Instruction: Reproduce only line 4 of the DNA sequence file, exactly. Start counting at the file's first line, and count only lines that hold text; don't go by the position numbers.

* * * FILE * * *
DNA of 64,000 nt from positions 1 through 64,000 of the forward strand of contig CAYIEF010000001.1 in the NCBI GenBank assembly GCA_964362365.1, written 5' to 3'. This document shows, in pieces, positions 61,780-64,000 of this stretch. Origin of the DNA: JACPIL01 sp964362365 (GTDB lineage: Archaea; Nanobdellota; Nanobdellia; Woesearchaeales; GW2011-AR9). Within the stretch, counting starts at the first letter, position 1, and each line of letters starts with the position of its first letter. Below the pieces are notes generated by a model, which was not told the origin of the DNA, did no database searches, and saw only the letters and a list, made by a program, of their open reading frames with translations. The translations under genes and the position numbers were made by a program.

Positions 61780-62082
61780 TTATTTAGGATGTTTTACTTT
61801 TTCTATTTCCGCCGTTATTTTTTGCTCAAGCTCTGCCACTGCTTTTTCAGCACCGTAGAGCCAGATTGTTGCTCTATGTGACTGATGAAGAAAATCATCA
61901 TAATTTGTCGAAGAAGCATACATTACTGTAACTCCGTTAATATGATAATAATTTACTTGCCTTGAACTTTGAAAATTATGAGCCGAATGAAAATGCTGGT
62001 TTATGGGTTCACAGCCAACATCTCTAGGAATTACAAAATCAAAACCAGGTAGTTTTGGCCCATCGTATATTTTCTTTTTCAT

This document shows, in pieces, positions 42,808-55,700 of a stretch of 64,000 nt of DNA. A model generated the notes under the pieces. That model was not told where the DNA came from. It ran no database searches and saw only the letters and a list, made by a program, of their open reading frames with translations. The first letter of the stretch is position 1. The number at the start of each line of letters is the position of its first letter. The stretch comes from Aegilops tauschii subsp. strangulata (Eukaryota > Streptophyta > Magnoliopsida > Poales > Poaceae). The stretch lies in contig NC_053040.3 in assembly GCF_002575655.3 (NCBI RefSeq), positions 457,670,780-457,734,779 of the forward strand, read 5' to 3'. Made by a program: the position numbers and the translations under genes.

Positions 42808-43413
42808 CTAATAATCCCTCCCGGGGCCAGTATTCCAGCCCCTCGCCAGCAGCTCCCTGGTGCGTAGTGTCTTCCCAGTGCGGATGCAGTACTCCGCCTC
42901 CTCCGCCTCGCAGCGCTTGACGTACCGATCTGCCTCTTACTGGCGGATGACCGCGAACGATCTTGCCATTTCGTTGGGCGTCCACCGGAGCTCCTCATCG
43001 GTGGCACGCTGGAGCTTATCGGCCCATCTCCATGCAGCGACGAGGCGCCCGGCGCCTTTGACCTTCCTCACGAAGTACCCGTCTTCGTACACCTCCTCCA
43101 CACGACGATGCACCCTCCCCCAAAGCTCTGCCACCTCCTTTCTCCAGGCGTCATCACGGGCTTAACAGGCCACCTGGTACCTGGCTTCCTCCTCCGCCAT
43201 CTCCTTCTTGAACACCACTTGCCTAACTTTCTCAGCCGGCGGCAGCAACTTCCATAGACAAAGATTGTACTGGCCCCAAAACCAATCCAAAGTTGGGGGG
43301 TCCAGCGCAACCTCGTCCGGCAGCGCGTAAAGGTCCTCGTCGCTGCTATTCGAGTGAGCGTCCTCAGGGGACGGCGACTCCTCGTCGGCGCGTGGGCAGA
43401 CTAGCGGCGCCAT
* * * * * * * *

61801 TTCTATTTCCGCCGTTATTTTTTGCTCAAGCTCTGCCACTGCTTTTTCAGCACCGTAGAGCCAGATTGTTGCTCTATGTGACTGATGAAGAAAATCATCA